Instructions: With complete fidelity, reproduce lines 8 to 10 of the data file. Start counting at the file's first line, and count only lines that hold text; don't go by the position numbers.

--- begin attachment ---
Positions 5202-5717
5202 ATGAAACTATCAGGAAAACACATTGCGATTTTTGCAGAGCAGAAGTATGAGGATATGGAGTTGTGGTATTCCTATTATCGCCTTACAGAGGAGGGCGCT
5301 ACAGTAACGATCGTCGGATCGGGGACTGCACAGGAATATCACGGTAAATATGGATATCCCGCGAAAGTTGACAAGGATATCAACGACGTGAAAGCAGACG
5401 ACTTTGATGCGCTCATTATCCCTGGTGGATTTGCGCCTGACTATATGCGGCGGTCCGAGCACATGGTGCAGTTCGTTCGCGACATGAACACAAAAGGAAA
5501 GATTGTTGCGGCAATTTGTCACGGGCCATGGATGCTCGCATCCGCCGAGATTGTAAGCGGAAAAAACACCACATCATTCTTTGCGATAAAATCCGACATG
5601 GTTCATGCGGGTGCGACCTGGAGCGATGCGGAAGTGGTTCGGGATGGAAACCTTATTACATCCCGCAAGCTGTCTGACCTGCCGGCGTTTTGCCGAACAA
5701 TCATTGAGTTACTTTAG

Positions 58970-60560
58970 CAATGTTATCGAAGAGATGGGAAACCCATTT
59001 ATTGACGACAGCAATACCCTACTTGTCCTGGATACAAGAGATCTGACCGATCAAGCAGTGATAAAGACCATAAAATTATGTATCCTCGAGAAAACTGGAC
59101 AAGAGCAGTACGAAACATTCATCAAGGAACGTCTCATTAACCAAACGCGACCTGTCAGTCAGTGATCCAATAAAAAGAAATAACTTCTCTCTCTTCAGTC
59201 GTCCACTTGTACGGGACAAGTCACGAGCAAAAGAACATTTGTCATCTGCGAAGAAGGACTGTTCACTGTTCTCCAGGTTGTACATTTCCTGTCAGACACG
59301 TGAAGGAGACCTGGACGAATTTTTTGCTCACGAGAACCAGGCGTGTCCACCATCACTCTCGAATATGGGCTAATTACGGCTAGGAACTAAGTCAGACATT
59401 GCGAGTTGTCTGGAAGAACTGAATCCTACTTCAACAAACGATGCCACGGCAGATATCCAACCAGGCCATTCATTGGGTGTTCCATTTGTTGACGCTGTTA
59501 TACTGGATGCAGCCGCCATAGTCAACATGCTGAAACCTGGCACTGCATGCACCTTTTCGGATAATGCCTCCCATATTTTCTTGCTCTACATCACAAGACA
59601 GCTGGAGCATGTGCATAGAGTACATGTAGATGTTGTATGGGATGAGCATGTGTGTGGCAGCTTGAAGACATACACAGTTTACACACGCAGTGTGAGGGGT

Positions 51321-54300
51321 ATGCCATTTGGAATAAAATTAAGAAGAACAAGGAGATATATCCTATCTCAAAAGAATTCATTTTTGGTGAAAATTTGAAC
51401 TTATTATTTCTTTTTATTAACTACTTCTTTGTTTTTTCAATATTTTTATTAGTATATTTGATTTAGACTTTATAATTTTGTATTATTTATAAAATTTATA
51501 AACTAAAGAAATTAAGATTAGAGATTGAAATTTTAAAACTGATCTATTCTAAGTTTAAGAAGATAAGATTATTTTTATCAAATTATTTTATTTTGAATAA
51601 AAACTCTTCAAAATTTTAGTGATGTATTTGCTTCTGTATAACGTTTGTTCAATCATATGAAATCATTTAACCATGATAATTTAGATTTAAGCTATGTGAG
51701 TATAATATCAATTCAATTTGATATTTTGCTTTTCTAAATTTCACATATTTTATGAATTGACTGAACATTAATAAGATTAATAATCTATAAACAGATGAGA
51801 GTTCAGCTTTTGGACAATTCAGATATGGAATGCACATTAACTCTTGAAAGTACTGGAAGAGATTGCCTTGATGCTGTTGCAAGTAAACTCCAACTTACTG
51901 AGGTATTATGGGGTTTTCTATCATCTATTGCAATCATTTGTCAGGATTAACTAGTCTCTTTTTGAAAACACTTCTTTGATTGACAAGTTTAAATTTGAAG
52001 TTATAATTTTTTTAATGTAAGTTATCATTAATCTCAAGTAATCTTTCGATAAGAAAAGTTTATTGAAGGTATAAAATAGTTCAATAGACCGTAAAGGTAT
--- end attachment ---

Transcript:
Positions 58970-60560
58970 CAATGTTATCGAAGAGATGGGAAACCCATTT
59001 ATTGACGACAGCAATACCCTACTTGTCCTGGATACAAGAGATCTGACCGATCAAGCAGTGATAAAGACCATAAAATTATGTATCCTCGAGAAAACTGGAC